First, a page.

In summary, then, there seem to be four errors underlying the common tendency to pit fact against opinion, to identify the former with science, and to relegate moral judgments and the like to the latter category. First, it fails to distinguish the relevant two senses of “fact.” Second, it fails to distinguish the two relevant senses of “opinion.” Third, it unjustifiably assimilates moral and other value judgments to “matters of opinion” in the first sense we distinguished. And fourth, it unjustifiably assimilates “facts” in both senses of the term to scientific facts. When we clear up all these errors, we can see that a great deal of what is said in the name of fact versus opinion is, as my reader puts it, “rubbish.”

Friday, January 8, 2010

Great moments in New Atheist hypocrisy, Part 2,526

In his 1993 review of John Searle’s The Rediscovery of the Mind, Daniel Dennett complains about Searle’s condescending attitude toward cognitive science:

Attacking such a well-fortified tower of prevailing wisdom is not a job for the faint-hearted, but Searle has never lacked for confidence in the clarity and truth of his own vision. Indeed, his supreme self-confidence is the one fixed point that emerges from the shifting interpretations of his intentions that are suggested by what he has written, as we shall see.

People are not, in general, daft. This obvious fact gives Searle pause. He frequently expresses his astonishment that the other side could endorse such monumentally silly doctrines, but that is just what his analyses tell him, so he calls them as he sees them. "If I am right, we have been making some stunning mistakes." (p.246) He used to stop there, but in this book there has been a subtle but important change in his meta-opinion: "How is it that so many philosophers and cognitive scientists can say so many things that, to me at least [my emphasis], seem obviously false?" (p.3) Searle may find it a bizarre sociological fact that his common sense is not everybody's, but now he bows to that fact and thus accepts the burden of proof (however misplaced in the eyes of eternity) of showing that his "obvious facts" are so much as true. This is progress.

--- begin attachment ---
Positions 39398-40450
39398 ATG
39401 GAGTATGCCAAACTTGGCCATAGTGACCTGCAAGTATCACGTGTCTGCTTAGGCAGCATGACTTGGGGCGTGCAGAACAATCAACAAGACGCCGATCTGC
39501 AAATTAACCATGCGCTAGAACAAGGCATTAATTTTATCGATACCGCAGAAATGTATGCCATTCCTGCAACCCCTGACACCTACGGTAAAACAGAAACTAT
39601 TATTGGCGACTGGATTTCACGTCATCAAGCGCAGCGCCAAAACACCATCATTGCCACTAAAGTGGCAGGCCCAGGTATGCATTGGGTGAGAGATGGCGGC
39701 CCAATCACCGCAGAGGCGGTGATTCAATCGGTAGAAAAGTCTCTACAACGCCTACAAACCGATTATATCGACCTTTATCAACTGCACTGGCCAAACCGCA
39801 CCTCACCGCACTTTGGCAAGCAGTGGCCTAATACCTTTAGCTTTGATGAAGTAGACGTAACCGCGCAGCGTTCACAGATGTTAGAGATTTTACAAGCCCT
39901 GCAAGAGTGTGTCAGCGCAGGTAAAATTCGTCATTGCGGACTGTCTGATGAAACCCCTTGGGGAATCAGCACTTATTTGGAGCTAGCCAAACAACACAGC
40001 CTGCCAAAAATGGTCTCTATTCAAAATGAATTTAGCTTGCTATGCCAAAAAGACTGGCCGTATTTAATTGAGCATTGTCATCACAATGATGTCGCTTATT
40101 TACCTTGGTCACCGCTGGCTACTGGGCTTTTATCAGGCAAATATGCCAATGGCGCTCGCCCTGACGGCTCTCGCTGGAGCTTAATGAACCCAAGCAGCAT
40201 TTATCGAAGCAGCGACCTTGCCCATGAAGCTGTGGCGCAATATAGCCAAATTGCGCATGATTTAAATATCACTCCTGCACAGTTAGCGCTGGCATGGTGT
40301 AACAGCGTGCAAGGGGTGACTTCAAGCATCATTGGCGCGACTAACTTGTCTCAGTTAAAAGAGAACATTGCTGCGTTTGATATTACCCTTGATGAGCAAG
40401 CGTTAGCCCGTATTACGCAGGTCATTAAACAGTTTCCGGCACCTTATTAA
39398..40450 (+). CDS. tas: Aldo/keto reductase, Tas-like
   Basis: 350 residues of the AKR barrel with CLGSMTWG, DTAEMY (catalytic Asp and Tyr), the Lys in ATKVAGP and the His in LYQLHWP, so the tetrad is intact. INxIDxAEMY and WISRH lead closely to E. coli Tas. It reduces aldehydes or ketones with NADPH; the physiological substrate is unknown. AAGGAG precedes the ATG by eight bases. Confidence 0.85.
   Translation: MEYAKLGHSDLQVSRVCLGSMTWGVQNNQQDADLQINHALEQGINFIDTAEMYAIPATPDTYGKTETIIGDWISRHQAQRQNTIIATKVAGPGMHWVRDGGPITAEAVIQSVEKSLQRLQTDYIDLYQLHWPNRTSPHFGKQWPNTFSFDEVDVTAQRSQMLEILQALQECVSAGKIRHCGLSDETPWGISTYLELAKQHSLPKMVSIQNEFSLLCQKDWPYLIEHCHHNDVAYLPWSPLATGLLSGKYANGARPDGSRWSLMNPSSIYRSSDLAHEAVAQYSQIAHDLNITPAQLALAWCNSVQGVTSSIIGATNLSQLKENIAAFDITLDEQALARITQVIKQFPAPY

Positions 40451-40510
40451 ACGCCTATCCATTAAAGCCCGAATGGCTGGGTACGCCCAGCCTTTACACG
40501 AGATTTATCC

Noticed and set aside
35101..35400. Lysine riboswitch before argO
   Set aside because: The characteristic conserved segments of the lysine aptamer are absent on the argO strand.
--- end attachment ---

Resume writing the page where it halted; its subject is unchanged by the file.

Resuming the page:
A “supreme self-confidence” that condescendingly treats serious thinkers as “daft” and their views as “monumentally silly” and “obviously false” – why, one would almost think Dennett was describing the author of Breaking the Spell: Religion as a Natural Phenomenon!

In fairness, though, there are some crucial differences between Searle and Dennett. Searle knows what he is talking about when he criticizes cognitive science. Dennett demonstrably does not know what he is talking about when he criticizes the traditional arguments for the existence of God. By Dennett’s own account, Searle has made “progress” by providing a book-length argument in defense of his objections to cognitive science. Dennett, by contrast, never progresses beyond a couple of pages of sophomoric objections aimed at straw men. Also, Searle’s funnier.

Wednesday, January 6, 2010

The ethics of property

My article “Classical Natural Law Theory, Property Rights, and Taxation” has just appeared in the Winter 2010 issue of Social Philosophy and Policy. It is apparently available online for free, in both PDF format and HTML (follow the links from the table of contents). You will find in it a fairly detailed exposition of classical natural law theory and its underlying metaphysics, and an account of how certain natural rights (and certain limits on those rights) follow from natural law, of how a right to private property in particular follows from it, and of what this entails vis-à-vis taxation and related issues. This is the most up-to-date and complete statement of my current position on these topics, and supersedes my earlier writings on property and taxation. As you will see, though I have repudiated the libertarian position of some of my early publications, I am still utterly opposed to socialism, social democracy, and egalitarian liberalism. The article aims to spell out what a genuinely conservative approach to property and taxation should look like.

Monday, January 4, 2010

The interaction problem, Part III

In a couple of previous posts (here and here) we have examined the famous “interaction problem” facing Cartesian dualism and its origins in the impoverished conception of causation the early modern philosophers put in place of the Aristotelian-Scholastic conception. But as Bill Vallicella rightly notes, whatever we think of the interaction problem and of Cartesian dualism’s ability to deal with it, it cannot be regarded as a reason for preferring materialism to dualism. For materialism faces an interaction problem of its own.